We are likely to have a pretty interesting six months I reckon.


Anonymous said...

Don't worry about how much money has been spent Wayne Swann has lots more to throw around where that came from. One of the best Treasurer's Australia has ever had according to him.

Anonymous said...

I didn't mind when they primed the economy for local construction business.

But in ehealth, when they gave $154m to the international companies to pocket and front with a pathetic, overpriced bug ridden portal that has in essence no clinical use at all I was gobsmacked and annoyed!

Now they are sprouting about how they can help local SMEs, well its too late now, in fact its $154m too late for the taxpayer and the local ehealth industry!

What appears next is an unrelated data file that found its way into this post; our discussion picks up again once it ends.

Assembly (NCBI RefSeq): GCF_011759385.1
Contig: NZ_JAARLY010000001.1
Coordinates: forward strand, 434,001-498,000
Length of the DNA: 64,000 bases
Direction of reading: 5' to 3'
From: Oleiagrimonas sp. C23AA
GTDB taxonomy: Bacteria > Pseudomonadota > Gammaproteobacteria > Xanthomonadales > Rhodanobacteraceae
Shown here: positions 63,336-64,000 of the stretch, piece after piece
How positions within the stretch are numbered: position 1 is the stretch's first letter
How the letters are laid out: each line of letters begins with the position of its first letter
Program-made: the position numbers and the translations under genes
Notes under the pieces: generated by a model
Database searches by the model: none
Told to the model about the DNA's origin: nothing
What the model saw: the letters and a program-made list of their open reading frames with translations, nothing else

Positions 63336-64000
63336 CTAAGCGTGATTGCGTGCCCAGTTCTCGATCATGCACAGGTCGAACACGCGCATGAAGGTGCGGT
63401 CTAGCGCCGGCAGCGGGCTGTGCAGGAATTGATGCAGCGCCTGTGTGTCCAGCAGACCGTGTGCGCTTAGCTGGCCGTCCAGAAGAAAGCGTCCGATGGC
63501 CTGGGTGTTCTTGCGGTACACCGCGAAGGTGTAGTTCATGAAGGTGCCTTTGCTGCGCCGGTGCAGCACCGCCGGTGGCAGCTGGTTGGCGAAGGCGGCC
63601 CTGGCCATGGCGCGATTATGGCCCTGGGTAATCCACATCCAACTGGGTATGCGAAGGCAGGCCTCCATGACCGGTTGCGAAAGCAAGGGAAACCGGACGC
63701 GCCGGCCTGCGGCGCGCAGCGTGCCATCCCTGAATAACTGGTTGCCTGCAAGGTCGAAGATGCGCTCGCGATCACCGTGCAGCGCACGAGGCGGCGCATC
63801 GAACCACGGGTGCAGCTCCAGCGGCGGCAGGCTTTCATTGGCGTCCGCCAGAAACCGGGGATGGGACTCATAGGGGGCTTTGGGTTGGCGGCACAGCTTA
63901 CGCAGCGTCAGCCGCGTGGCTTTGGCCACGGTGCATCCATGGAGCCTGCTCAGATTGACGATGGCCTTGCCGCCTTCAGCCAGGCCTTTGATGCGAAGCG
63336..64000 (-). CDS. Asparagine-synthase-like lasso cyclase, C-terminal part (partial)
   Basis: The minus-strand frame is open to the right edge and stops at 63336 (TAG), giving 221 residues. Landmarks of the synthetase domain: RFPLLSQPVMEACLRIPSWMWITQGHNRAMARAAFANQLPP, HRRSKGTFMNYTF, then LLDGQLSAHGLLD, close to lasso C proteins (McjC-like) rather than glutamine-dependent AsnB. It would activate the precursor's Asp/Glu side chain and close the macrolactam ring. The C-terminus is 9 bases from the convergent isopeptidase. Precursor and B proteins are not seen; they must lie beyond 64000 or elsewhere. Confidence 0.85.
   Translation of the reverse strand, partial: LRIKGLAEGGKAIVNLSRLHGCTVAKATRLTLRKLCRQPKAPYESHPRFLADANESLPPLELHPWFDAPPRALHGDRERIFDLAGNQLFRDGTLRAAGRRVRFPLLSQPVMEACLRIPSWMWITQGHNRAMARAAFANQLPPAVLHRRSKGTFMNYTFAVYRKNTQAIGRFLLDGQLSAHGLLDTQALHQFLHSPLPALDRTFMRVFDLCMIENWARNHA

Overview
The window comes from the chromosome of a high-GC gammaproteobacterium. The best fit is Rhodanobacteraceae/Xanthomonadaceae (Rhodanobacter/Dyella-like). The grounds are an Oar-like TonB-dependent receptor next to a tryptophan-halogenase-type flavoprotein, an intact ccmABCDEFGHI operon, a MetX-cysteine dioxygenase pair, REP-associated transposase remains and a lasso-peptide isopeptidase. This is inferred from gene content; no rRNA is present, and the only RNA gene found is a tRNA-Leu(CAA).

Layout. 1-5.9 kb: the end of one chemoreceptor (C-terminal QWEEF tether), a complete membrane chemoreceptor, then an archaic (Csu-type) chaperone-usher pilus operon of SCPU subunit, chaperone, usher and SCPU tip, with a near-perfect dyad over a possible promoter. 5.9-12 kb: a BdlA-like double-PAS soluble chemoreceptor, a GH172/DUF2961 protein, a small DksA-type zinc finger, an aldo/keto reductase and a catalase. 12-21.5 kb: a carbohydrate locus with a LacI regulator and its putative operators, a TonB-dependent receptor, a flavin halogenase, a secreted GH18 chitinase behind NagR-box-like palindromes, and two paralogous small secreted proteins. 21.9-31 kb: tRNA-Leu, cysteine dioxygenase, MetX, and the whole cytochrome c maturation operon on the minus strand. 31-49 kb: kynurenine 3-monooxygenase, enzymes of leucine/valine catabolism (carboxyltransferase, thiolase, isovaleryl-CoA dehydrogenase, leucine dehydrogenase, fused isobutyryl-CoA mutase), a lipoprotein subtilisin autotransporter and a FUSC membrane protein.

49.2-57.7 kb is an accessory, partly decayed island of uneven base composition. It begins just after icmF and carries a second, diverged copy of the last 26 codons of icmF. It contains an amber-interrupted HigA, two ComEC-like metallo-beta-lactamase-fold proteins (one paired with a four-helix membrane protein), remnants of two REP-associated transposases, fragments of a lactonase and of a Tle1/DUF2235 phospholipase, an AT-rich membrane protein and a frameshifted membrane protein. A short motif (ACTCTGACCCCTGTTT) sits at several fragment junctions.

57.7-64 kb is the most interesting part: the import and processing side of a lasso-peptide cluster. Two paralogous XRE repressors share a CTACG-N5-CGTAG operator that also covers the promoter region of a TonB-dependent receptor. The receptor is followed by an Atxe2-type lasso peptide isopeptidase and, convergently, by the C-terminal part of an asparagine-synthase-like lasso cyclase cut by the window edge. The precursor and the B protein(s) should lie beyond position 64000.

As for the other crowd, they are just as bad if not worse!

I wonder if Tanya Plibersek will get any questions on this debacle tomorrow night on Q & A.

Anonymous said...

Let's not let the truth get in the way of a good story, and the more we repeat it, the more true it becomes.

We have the billion dollar PCEHR claim again...who wants to have a go at doing a breakdown?

Claims that there are over 560K health professionals....this number includes chiropractors and chinese medical practitioners so let's get serious.